attrvalues, each pointing at a different method of the class if you’d like the class to represent a collection of related view callables.
Alternate View Callable Argument/Calling Conventions¶
Usually, view callables are defined to accept only a single argument:
request. However, view callables may alternately be defined as classes,
functions, or any callable that accept two positional arguments: a
context resource as the first argument and a request as the
- A Pyramid Request object representing the current WSGI request.
The following types work as view callables in this style:
Functions that accept two arguments:
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from pyramid.response import Response def view(context, request): return Response('OK')
Classes that have an
__init__method that accepts
context, requestand a
__call__which accepts no arguments, e.g.:
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from pyramid.response import Response class view(object): def __init__(self, context, request): self.context = context self.request = request def __call__(self): return Response('OK')
Arbitrary callables that have a
__call__method that accepts
context, request, e.g.:
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from pyramid.response import Response class View(object): def __call__(self, context, request): return Response('OK') view = View() # this is the view callable
This style of calling convention is most useful for traversal based applications, where the context object is frequently used within the view callable code itself.
No matter which view calling convention is used, the view code always has
access to the context via
View Callable Responses¶
A view callable may always return an object that implements the Pyramid
Response interface. The easiest way to return something that
implements the Response interface is to return a
pyramid.response.Response object instance directly. For example:
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from pyramid.response import Response def view(request): return Response('OK')
You don’t need to always use
Response to represent
a response. Pyramid provides a range of different “exception” classes
which can act as response objects too. For example, an instance of the class
pyramid.httpexceptions.HTTPFound is also a valid response object
(see Using a View Callable to Do an HTTP Redirect). A view can actually return any object that has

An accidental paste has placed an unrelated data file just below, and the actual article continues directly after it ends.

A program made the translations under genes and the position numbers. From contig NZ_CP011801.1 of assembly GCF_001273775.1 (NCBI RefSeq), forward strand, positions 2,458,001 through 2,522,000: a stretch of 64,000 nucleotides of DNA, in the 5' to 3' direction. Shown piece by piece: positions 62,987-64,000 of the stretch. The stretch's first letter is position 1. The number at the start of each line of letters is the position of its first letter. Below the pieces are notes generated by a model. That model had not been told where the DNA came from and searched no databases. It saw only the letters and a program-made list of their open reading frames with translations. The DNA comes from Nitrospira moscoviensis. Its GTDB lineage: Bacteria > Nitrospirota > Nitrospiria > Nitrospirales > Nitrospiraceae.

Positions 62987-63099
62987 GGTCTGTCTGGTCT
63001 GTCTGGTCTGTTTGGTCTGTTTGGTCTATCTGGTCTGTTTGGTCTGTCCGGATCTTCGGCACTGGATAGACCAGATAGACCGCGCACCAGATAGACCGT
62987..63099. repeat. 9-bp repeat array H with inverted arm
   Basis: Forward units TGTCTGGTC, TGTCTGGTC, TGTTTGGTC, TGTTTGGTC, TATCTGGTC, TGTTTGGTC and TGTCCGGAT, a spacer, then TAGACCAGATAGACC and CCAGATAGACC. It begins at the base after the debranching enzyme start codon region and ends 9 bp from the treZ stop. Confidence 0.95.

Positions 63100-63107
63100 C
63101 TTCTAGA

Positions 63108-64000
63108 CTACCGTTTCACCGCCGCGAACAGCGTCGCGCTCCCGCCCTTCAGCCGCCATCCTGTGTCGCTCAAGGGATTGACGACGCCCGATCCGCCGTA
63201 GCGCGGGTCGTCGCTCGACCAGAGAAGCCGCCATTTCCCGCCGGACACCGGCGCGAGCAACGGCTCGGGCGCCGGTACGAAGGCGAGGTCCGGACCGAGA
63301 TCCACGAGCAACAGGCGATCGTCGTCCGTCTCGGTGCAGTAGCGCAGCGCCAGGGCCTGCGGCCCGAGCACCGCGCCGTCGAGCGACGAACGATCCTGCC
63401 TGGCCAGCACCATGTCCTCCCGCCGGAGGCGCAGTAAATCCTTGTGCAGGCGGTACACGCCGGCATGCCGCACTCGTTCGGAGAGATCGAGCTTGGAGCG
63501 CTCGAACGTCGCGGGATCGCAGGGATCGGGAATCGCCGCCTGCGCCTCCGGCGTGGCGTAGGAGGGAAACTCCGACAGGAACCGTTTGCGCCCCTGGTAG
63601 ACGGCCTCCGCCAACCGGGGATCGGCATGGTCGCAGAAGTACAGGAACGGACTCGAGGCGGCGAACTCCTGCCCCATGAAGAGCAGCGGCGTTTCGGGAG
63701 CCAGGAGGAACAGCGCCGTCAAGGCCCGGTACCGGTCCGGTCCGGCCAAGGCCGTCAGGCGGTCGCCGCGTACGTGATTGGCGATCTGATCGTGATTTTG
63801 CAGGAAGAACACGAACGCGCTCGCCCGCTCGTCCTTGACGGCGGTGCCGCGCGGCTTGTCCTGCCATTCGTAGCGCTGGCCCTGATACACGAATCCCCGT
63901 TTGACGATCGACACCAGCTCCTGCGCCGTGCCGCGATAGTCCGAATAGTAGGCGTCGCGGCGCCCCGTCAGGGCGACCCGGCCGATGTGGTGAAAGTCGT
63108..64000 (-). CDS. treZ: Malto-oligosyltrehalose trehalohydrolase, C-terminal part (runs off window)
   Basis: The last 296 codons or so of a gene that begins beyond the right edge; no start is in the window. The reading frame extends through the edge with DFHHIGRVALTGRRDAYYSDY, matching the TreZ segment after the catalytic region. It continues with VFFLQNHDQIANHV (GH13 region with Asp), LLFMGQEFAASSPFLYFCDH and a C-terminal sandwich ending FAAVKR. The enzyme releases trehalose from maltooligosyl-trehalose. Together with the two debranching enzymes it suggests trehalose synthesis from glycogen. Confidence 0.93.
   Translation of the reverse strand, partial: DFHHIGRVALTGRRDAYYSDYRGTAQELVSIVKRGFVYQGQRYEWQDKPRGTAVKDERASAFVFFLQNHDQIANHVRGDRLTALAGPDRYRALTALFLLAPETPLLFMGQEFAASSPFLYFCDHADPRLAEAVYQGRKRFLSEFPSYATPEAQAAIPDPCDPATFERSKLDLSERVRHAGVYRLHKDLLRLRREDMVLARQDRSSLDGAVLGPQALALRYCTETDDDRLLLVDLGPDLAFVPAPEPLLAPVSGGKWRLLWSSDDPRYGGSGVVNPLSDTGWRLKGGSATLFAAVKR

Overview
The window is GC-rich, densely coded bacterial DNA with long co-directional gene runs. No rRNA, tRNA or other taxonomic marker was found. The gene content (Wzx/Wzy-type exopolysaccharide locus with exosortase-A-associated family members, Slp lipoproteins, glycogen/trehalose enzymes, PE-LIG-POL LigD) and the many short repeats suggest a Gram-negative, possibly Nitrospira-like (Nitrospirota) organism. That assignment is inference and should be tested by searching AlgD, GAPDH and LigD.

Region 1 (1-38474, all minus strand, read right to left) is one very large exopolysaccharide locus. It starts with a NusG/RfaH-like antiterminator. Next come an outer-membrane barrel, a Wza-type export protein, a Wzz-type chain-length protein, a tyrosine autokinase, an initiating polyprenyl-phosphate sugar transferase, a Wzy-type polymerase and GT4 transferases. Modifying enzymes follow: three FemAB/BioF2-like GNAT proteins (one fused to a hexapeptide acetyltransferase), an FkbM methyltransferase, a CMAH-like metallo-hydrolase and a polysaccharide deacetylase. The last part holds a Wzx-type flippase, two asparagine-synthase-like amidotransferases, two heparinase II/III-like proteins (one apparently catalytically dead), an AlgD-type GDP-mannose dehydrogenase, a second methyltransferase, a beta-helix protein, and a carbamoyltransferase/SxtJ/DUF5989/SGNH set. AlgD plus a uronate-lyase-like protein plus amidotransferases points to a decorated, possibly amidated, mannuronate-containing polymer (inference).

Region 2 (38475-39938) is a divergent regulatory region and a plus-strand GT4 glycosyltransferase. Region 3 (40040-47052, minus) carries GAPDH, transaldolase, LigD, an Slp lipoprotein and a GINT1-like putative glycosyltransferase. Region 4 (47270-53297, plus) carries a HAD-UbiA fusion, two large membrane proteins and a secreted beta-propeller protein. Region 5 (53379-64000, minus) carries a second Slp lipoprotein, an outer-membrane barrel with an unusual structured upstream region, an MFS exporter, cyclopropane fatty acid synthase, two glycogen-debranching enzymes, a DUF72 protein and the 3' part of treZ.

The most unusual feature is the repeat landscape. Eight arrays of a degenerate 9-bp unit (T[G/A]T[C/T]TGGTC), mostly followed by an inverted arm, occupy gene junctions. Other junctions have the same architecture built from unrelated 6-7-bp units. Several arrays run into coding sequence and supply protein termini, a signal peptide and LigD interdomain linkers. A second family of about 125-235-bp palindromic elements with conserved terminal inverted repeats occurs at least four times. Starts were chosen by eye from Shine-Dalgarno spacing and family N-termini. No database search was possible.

the following attributes.
- The HTTP status code (including the name) for the response as a string.
- A sequence of tuples representing the list of headers that should be
set in the response. E.g.
[('Content-Type', 'text/html'), ('Content-Length', '412')]
- An iterable representing the body of the response. This can be a
['<html><head></head><body>Hello world!</body></html>']or it can be a file-like object, or any other sort of iterable.
These attributes form the notional “Pyramid Response interface”.
Using a View Callable to Do an HTTP Redirect¶
You can issue an HTTP redirect from within a view by returning a particular kind of response.
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from pyramid.httpexceptions import HTTPFound def myview(request): return HTTPFound(location='http://example.com')
All exception types from the
pyramid.httpexceptions module implement
the Response interface; any can be returned as the response from a
pyramid.httpexceptions for the documentation for the
HTTPFound exception; it also includes other response types that imply
other HTTP response codes, such as
Although exception types from the
pyramid.httpexceptions module are
in fact bona fide Python
Exception types, the Pyramid view
machinery expects them to be returned by a view callable rather than
It is possible, however, in Python 2.5 and above, to configure an
exception view to catch these exceptions, and return an appropriate
Response. The simplest such view could just
catch and return the original exception. See Exception Views for
Using Special Exceptions In View Callables¶
Usually when a Python exception is raised within a view callable, Pyramid allows the exception to propagate all the way out to the WSGI server which invoked the application.